The enemy of Palestinian Arabs is Jewish supremacy

A Palestinian Arab boy fights with a Jewish man during a march celebrating Jerusalem Day (photo credit: Nati Shohat/Flash90)

The question of the enemy in Palestine as it is emerging in discourse today is getting confusing.

Historically, Palestine was colonized with the help of the British and support of the United States in service of an ideology created by White European Jews who were atheists.

It all began a hundred years ago with the Balfour Declaration, a Zionist document given the stamp of approval by the British government — “every idea born in London was tested by the Zionist Organization in America, and every suggestion in America received the most careful attention in London.”

However, that these Zionist colonist Jews seeking a “homeland” in Palestine were Jews implementing an ideology called Zionism, not imperialism or White supremacy, is far from incidental. The ongoing and pressing problem of the Zionist state in Palestine is its so-called “right” to exist as a Jewish state, and that is about Jewish nationalism — not White supremacy.

Zionism is not just a matter of power politics, it is also a question of ideology. And the ideology of Zionism is Jewish supremacy in Palestine.

Defining the enemy that must be defeated in Palestine as Jewish supremacy does not discount the validity of the analogies people make between Zionism and White supremacy or Zionism as settler-colonialism. It simply focuses the issue on what must be done to resolve this 70-year-old Nakba of the Palestinian people — the end of Israel as a Jewish state; the end of Israel’s Apartheid. The major force behind that Apartheid is Jewish supremacy ideology — i.e. Zionism.

Further confusing the issue are the articles we currently encounter demonstrating, accurately, that Zionism is not only racist against Palestinian Arabs, it is anti-Semitic in nature as well — the Zionist-White supremacist alliance.

The anti-Semitism of Zionism arises from its anti-assimilationist nature, not from an animus against Jews, which is the anti-Semitism of White supremacy. At the time of the Balfour Declaration in 1917, Edwin Montagu, an assimilated British Jew and a member of the British Cabinet opposed Zionism by making this remarkable statement: “The [British] Government are asked to be the instrument … of a Zionist organization largely run … by men of enemy descent or birth.”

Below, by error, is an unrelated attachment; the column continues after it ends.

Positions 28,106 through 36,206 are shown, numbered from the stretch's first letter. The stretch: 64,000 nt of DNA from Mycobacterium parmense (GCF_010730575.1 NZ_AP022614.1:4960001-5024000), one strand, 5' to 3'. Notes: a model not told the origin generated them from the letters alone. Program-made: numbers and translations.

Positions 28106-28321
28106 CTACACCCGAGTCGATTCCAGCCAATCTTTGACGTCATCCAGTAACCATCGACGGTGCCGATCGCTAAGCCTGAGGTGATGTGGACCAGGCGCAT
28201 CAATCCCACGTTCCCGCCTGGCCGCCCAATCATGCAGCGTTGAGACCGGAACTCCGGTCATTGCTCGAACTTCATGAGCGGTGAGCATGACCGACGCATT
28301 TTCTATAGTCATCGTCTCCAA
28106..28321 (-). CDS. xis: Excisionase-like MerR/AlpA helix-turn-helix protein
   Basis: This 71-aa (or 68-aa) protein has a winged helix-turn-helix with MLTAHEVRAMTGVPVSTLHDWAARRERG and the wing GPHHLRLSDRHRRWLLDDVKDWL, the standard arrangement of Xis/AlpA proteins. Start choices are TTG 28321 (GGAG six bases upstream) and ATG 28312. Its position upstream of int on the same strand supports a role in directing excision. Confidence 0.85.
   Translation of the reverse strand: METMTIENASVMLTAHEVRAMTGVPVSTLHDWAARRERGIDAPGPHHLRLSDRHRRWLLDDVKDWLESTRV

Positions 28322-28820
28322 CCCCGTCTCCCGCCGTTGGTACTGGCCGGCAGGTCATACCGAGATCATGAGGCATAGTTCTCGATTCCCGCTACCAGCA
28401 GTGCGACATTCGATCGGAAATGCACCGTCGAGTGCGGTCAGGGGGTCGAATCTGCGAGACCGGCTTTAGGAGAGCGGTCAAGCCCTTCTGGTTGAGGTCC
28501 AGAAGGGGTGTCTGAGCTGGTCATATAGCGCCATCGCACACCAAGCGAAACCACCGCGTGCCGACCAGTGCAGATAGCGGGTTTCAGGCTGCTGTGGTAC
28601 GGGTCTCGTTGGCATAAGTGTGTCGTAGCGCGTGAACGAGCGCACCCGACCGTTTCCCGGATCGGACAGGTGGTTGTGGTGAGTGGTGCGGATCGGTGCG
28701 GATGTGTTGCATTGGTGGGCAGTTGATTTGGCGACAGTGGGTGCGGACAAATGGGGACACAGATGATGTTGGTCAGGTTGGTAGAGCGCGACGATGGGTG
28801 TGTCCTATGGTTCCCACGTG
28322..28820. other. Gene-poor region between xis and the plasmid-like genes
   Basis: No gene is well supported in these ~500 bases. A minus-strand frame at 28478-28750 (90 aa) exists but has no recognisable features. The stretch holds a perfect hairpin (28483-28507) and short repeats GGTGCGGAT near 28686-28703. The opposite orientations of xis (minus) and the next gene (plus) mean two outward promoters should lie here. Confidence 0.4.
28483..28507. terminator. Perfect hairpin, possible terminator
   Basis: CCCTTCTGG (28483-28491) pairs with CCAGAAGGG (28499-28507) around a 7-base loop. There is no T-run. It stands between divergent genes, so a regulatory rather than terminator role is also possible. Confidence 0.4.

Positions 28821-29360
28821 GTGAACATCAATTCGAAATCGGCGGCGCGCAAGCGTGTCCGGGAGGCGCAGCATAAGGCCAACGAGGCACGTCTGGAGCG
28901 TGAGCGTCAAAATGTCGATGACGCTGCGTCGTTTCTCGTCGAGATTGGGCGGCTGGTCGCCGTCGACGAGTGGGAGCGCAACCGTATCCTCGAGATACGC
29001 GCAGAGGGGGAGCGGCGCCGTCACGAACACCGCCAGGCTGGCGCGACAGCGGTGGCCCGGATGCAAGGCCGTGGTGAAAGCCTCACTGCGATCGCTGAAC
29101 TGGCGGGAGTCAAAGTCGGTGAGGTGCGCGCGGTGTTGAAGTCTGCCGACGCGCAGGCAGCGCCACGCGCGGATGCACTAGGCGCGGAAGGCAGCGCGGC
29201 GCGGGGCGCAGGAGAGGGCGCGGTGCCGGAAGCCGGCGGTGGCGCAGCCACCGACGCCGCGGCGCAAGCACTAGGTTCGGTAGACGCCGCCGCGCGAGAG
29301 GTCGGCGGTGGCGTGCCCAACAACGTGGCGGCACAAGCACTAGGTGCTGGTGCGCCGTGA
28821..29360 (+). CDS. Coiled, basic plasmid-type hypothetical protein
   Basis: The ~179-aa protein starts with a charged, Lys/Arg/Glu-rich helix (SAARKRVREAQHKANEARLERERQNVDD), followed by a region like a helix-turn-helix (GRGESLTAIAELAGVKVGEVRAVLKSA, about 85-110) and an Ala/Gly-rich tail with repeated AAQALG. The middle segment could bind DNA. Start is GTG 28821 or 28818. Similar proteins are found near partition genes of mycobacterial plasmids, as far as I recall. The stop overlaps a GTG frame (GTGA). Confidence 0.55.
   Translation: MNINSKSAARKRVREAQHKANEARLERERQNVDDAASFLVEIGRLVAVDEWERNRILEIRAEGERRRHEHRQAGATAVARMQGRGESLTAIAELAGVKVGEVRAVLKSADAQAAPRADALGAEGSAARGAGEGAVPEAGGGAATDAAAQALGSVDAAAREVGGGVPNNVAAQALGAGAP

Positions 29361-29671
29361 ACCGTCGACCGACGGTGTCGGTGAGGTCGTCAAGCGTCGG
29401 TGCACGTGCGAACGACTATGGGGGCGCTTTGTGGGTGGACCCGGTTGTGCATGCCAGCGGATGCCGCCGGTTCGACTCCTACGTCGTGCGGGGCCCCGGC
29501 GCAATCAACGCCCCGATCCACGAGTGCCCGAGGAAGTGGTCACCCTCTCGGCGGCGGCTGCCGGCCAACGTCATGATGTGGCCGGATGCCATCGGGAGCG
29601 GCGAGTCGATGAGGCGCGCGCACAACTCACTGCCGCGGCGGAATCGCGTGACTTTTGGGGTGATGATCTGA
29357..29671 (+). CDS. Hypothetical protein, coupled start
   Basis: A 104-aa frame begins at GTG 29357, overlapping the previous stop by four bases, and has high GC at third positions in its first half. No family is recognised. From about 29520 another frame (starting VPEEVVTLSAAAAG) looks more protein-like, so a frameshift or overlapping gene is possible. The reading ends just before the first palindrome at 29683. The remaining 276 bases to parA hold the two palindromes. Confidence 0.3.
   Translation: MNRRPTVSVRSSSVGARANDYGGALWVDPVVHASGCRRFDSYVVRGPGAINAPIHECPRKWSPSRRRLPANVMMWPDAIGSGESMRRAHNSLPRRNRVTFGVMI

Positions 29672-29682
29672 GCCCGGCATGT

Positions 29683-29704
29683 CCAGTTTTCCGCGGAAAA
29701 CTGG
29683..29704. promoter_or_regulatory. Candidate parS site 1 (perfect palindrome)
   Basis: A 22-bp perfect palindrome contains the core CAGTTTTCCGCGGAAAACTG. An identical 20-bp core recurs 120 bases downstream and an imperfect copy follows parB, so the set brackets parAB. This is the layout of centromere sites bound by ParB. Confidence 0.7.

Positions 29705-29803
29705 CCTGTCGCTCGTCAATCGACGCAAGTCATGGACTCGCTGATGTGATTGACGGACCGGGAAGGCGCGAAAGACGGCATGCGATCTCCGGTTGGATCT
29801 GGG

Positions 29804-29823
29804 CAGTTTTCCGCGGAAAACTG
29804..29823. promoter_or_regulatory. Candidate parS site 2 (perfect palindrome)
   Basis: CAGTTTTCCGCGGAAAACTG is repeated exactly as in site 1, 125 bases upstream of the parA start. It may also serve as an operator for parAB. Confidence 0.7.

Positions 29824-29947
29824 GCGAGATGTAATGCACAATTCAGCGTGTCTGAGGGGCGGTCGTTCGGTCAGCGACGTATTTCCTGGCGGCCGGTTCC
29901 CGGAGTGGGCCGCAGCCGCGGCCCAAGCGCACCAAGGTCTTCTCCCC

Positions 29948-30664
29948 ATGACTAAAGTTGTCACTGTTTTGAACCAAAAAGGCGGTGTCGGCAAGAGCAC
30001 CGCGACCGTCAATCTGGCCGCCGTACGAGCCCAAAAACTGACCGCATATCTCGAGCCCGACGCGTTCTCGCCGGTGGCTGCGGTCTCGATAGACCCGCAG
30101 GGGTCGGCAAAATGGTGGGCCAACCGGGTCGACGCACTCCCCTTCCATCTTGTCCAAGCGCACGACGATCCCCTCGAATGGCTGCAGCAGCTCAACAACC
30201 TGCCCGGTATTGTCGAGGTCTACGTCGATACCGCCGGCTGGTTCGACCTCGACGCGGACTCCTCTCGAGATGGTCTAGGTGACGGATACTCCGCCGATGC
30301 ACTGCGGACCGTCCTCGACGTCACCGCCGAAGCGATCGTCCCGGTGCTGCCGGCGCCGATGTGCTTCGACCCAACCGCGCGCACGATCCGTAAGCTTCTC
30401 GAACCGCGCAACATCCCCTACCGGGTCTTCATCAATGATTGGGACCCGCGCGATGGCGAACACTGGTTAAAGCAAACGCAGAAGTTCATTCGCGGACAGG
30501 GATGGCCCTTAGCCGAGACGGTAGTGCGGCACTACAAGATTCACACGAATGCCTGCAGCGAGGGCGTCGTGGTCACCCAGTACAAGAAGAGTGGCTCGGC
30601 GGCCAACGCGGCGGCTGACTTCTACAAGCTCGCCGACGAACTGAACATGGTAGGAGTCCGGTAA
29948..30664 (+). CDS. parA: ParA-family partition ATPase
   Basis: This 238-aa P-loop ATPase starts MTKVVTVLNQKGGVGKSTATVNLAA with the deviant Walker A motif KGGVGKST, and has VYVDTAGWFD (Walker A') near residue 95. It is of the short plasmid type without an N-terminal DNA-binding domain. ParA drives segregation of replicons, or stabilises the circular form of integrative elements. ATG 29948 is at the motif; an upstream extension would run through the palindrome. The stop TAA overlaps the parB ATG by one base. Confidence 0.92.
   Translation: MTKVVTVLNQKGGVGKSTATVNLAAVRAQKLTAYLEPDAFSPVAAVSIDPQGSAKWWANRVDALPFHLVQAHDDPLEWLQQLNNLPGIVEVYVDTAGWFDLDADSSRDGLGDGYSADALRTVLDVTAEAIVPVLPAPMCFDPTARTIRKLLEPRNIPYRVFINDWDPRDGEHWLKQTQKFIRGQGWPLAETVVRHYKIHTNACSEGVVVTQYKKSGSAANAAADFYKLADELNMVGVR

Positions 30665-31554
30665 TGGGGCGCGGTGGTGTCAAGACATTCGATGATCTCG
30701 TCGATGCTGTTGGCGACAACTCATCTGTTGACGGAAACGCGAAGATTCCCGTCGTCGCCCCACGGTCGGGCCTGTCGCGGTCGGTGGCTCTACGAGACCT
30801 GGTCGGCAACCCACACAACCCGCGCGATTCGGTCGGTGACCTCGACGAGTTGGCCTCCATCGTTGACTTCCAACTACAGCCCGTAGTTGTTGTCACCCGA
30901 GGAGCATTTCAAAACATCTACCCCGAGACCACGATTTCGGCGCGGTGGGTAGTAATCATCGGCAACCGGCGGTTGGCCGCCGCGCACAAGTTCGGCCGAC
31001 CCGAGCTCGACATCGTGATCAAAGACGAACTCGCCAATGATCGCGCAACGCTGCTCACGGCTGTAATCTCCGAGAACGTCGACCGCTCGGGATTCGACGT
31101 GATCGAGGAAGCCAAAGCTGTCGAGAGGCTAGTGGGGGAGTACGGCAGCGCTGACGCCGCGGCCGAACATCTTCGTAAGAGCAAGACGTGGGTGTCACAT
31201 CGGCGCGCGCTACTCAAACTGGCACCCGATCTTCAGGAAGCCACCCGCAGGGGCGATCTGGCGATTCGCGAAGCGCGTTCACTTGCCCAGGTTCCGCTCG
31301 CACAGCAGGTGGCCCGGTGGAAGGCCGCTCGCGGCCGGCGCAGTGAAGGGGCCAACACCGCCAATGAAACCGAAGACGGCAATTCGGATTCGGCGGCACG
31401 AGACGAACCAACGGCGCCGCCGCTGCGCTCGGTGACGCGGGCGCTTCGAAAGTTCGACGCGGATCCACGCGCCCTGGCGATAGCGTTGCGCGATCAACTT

Montagu once remarked that

he had been trying all his life to escape the ghetto. Now he understood the Zionists to be trying to push him and every other assimilated British Jew, back inside. If the government endorsed the Zionist memorandum … it would mean that the country for which I have worked ever since I left the University — England — the country for which my family have fought, tells me that my national home … is Palestine.

But today, the core of the danger of the Jewish state does not lie in its anti-Semitism as defined above (except in harming Jews spiritually); it lies in its justification of the higher status of Jews in Palestine; it lies in its anti-Arab racism.

This fact is obscured when we are concerned with Netanyahu’s selectivity in railing against anti-Semitism (i.e., in his being embedded with White Supremacists) and ignore his total embrace of anti-Palestinian Arab racism.

Nada Elia argues persuasively that “White supremacy and Zionism are two of a kind, with both modelled on ethnic exclusion. Therefore, if one opposes exclusion, and the desire for a racially or religiously ‘pure’ nation, one must oppose Zionism.”

It’s important to understand, though, that whereas White supremacy’s racism is directed generally against all who are “other”, Zionist animus is directed specifically against Palestinian Arabs.

In 1937 Winston Churchill famously explained White supremacy against indigenous peoples that set the trend for Zionism in Palestine:

I do not agree that the dog in a manger has the final right to the manger, even though he may have lain there for a very long time. I do not admit that right. I do not admit, for instance, that a great wrong has been done to the Red Indians of America, or the black people of Australia. I do not admit that a wrong has been done to these people by the fact that a stronger race, a higher-grade race, to put it that way, has come in and taken their place.

It’s the trend that allowed Menachem Begin to describe Palestinian Arabs as “two-legged beasts” and Ayelet Shaked to call for killing Palestinian mothers because they give birth to “little snakes”.

Arthur Balfour said:

In Palestine, we do not propose even to go through the form of consulting the wishes of the present inhabitants of the country … Zionism, be it right or wrong, good or bad, is rooted in age-long tradition, in present needs, in future hopes, of far profounder import than the desires and prejudices of the 700,000 Arabs who now inhabit that ancient land.

The “present needs and future hopes” of Jews in Palestine were the driving force behind the Palestinian Nakba.

Today, the overriding concern of the Jewish state continues to be the replacement of Palestinians with Jewish families.

There are still many Jews, including “rabbis, hailing from different strains of American Judaism”, who can recognize anti-Semitism and racism against all other people except their own racist Zionism against Palestinian Arabs.

That is why Palestinians need Jews worldwide, as well as all other people of conscience, to stand up against the Zionist Jewish state and deny its “right” to exist as such.

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 Rima Najjar is a Palestinian whose father’s side of the family comes from the forcibly depopulated village of Lifta on the western outskirts of Jerusalem. She is an activist, researcher and retired professor of English literature, Al-Quds University, occupied West Bank.